My title includes a "hashtag" to draw attention to an absence in most discussions about technology. This theme week follows the Consumer Electronics Show, and, if Twitter or tagged blog posts offer any indication, CES seems to facilitate utopian dreams about technological futures without things that #FAIL (to function, win, or succeed). While the New York Times explains how the "#" character is used to tag posts on sites like Twitter, copy-editors can remind us of another use: the "#" designates an absence as a symbol for the need to enter an absent#space where one did not exist. Hashtags on Twitter aim to provide a meta-meaningful context for (often terse) comments but, similar to my title, fail to provide an overt connection between words by jumping from thought-filled phrase to under-developed theme. Discussions about technology at CES foreground fantasies about faster, newer, prettier, and thinner things by displacing conversations about older or failing devices. These discussions, like many others about technological things, fail to address the meaningfulness of technological failure.
What do we learn about the "thingness" of technologies when they "fail" to function? And, more poignantly, what might we learn about our misperceptions about "things" when we cannot or will not fulfill their expectations? This Intel advertisement problematizes the significance of successful, human invention. This robot's reaction to being viewed as an object seems anything but artificial, which prompts us to consider things beyond their use-value, as some-thing other than use-filled. The robot's anthropomorphic form might prompt our sympathies, but I wonder if or when we feel similarly sympathetic about other technological things. Maybe we fail to consider our inter-faced influence–how hard we use and abuse our technological things–when software glitches or computers fail to function, when things begin to reveal how improperly we understand our ability to inter/face an/other.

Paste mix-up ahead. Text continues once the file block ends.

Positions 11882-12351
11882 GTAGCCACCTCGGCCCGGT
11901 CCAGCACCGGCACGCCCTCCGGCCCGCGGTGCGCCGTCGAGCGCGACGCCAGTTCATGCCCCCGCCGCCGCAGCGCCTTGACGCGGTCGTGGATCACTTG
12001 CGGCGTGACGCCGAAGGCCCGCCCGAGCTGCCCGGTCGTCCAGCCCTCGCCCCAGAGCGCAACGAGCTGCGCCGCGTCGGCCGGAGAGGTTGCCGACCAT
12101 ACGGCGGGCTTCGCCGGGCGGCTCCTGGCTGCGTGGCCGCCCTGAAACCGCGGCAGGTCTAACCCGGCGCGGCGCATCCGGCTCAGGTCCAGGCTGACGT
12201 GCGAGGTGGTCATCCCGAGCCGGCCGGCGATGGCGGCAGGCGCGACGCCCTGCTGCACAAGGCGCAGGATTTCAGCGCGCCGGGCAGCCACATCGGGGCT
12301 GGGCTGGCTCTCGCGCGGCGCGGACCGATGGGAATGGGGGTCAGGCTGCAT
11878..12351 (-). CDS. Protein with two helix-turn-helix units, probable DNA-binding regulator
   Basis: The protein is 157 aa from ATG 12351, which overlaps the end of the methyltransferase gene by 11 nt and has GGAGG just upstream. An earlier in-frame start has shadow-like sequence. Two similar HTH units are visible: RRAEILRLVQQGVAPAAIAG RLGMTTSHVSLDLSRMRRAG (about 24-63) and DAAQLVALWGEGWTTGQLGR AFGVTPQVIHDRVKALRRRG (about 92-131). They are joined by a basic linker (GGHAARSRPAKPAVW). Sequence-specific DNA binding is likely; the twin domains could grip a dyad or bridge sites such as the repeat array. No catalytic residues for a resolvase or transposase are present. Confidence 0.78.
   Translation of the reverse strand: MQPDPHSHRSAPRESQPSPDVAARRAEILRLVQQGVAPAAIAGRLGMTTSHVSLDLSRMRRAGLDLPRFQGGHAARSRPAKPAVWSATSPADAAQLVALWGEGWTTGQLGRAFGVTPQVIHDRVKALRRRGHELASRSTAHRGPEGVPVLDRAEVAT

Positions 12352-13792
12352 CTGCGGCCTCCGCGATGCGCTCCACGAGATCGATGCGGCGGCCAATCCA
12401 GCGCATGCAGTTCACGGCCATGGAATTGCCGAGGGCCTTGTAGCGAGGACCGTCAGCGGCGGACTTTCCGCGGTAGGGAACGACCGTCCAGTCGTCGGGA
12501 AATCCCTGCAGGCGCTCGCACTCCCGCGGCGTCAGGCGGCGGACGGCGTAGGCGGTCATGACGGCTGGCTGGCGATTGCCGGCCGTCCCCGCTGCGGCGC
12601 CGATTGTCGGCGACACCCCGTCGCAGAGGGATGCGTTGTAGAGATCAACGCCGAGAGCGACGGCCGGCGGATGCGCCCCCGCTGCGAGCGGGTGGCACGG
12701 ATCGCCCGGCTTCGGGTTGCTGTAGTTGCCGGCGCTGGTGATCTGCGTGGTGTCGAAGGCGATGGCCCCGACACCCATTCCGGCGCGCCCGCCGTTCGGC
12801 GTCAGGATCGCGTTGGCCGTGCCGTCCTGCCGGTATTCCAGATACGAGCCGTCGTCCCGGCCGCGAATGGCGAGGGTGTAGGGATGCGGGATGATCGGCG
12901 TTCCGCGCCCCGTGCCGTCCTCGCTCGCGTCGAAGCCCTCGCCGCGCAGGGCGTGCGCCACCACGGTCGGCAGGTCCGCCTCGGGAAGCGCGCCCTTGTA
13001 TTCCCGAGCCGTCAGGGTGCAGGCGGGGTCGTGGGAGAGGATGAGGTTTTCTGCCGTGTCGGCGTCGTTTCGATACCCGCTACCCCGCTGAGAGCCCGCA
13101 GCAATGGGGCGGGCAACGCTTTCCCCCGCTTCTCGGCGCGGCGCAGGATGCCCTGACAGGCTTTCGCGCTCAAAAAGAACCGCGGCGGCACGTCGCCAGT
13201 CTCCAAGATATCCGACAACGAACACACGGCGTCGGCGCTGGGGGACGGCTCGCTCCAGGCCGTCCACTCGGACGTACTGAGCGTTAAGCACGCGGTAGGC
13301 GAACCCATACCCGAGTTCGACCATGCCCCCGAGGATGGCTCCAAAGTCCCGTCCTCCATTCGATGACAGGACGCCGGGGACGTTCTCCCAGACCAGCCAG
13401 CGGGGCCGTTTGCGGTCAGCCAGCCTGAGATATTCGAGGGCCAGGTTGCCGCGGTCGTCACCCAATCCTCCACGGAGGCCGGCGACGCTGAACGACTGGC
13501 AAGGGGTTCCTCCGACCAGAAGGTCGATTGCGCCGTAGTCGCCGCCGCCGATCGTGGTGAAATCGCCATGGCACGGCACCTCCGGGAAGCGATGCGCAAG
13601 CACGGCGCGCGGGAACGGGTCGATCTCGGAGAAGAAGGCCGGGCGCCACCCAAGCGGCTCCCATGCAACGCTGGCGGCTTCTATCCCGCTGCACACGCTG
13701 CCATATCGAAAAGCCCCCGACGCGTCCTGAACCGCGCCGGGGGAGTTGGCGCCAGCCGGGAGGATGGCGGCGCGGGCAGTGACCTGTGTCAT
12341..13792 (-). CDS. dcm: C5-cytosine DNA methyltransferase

Each person participating this week on In Media Res will provide a unique response to the question that titles our theme, "What are these Technological Things?", and I hope our discussions about technology might also open up the possibility to re-/consider the power of failure. Let us consider the significance of failure by thwarting an emphasis on successfulness and mastery, which, Judith Halberstam argues, allows us to refigure our power over others toward relationships with others and things.